(CNN) -- Lee Robinson wasn't all that excited about having a baby. It's not that she didn't want one, it's just that she and her husband, Claude, were happy with their busy lives in Thomson, Georgia, where she's a high school teacher and he's a caterer.
Life rolled merrily along until one day, at age 44, Robinson discovered to her great shock that she was pregnant. When not one but two pregnancy tests confirmed the news, she plastered herself to the internet to figure out how risky this pregnancy was for her and her baby.
What she found online wasn't comforting. A slew of statistics about the high risks of birth defects for the baby and pregnancy-related diseases for her scared the wits out of her.
"I'd be less than normal if I didn't think this was pretty severe, life-threatening stuff," Robinson says. "All kinds of things run through your mind."
These days, more women are finding themselves in Robinson's situation. The birth rate for women age 40-44 increased 4 percent in 2008 from 2007, according to the Centers for Disease Control and Prevention. Contrast that to the birth rate for women below age 40, which went down as much as 3 percent from 2007 to 2008.
Robinson would anxiously pour out her worries to friends on Facebook.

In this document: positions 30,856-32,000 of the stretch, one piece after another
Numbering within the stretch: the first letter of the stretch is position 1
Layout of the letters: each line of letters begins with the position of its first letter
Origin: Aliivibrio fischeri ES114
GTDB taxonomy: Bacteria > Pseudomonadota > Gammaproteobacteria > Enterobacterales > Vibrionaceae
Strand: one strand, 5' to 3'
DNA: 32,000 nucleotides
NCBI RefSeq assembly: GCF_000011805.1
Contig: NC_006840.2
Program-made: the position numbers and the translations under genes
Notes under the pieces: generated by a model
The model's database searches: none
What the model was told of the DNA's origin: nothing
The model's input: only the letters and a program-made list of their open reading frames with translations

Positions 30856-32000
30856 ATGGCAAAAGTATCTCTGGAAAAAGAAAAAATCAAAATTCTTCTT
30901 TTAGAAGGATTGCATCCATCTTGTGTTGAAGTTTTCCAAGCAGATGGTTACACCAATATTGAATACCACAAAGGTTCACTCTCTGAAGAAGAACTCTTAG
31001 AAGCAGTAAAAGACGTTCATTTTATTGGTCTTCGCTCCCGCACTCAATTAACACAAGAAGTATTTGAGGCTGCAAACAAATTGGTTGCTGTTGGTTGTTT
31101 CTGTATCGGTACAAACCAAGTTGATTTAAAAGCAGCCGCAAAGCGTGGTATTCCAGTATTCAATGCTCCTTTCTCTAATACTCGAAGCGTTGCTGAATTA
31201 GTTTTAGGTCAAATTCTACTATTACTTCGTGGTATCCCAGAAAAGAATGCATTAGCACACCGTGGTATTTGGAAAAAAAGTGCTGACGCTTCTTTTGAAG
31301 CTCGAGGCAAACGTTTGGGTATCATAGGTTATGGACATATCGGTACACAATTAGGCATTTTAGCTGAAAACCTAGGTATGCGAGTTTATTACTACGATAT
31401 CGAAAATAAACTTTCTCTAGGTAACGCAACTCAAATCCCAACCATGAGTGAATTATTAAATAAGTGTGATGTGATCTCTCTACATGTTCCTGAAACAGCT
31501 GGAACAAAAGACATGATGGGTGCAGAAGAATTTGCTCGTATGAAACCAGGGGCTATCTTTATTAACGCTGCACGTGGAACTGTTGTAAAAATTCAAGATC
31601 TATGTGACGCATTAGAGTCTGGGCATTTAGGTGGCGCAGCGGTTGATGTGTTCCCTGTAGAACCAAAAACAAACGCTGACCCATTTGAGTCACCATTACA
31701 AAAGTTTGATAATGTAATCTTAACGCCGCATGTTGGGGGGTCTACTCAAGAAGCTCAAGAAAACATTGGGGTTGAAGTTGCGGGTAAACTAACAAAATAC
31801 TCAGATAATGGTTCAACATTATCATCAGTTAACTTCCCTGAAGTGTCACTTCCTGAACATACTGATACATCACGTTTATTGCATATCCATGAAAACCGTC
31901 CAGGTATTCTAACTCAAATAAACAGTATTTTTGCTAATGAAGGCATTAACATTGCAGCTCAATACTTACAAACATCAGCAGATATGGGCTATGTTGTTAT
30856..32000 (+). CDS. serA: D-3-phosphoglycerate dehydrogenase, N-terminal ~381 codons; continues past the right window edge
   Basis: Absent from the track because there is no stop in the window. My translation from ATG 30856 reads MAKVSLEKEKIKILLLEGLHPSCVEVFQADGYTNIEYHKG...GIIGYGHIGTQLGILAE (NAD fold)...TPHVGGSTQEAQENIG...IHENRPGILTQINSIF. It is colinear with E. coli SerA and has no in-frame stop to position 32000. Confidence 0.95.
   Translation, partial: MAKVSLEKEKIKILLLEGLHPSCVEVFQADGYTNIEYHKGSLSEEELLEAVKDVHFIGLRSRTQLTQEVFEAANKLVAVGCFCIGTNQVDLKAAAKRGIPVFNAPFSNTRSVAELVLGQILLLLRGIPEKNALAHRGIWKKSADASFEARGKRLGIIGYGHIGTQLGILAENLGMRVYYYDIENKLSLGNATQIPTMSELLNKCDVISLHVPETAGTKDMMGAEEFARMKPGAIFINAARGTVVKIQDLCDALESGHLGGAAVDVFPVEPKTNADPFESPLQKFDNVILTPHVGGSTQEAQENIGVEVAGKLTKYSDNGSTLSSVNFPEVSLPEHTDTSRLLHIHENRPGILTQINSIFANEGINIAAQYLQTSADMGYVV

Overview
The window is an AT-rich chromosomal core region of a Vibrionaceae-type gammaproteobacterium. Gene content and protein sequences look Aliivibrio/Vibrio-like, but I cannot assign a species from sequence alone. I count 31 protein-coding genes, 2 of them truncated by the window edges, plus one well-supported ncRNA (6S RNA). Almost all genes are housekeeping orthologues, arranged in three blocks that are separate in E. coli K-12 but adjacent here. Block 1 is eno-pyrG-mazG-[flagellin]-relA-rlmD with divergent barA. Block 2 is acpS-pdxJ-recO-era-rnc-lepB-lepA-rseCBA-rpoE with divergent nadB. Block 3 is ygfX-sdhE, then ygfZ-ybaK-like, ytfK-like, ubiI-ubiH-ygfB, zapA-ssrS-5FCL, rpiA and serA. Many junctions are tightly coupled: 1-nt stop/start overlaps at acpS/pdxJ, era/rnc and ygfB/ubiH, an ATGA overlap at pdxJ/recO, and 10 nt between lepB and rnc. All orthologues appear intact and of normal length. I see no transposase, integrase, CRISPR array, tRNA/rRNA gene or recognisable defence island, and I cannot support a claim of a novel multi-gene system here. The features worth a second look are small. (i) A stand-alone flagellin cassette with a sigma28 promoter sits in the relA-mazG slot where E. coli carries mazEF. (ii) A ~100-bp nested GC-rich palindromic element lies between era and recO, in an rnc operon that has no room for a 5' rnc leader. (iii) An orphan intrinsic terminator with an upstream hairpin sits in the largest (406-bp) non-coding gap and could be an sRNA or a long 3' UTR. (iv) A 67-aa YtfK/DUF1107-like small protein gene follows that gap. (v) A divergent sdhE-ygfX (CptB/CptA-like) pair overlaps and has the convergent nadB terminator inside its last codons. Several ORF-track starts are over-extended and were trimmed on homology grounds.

"[Lee] is battling negative thinking," she wrote. "Please keep peppering her with 'healthy, normal babies born to 40-something mothers' stories because she really needs to hear/read them repeatedly right now."
One of Robinson's former students told her "everything is gonna be fine." A college friend told her, "You and the baby will be great." But were Robinson and her friends right to be so optimistic?
"Whatever can go wrong goes wrong at an increased rate for a woman who is older starting pregnancy," says Dr. Alan Fleischman, medical director for the March of Dimes.
So just how scary is it for a woman over 40 to have a baby? We asked physicians at the March of Dimes and the American College of Obstetrics and Gynecologists to set the numbers out for us.
1. Higher risk of miscarriage
At age 20: 1 in 10 women
At age 35: 1 in 5 women
At age 40: 1 in 3 women
At age 45: 1 in 2 women
Noncancerous tumors called fibroids and endometriosis, the abnormal growth of the lining of a woman's uterus, can lead to a miscarriage.
"Evolutionarily women generally reproduced in their teens and 20s. Centuries ago we didn't live much longer than our 40s and 50s," Fleischman says. "We haven't changed the basic biology of how our ovaries and uterus work."
2. Higher risk of any chromosomal disorder
At age 20: 1 in 526 births
At age 30: 1 in 385 births
At age 40: 1 in 66 births
At age 45: 1 in 21 births
Women are born with all the eggs they'll ever have. As a woman ages, her eggs also age.
"All genetic abnormalities increase as the egg gets older," says Fleischman. "The eggs are stored in the ovaries, and there is a potential for change over time."
3. Higher risk of Down syndrome
At age 25: 1 in 1,250 births
At age 30: 1 in 1,000 births
At age 35: 1 in 400 births
At age 40: 1 in 100 births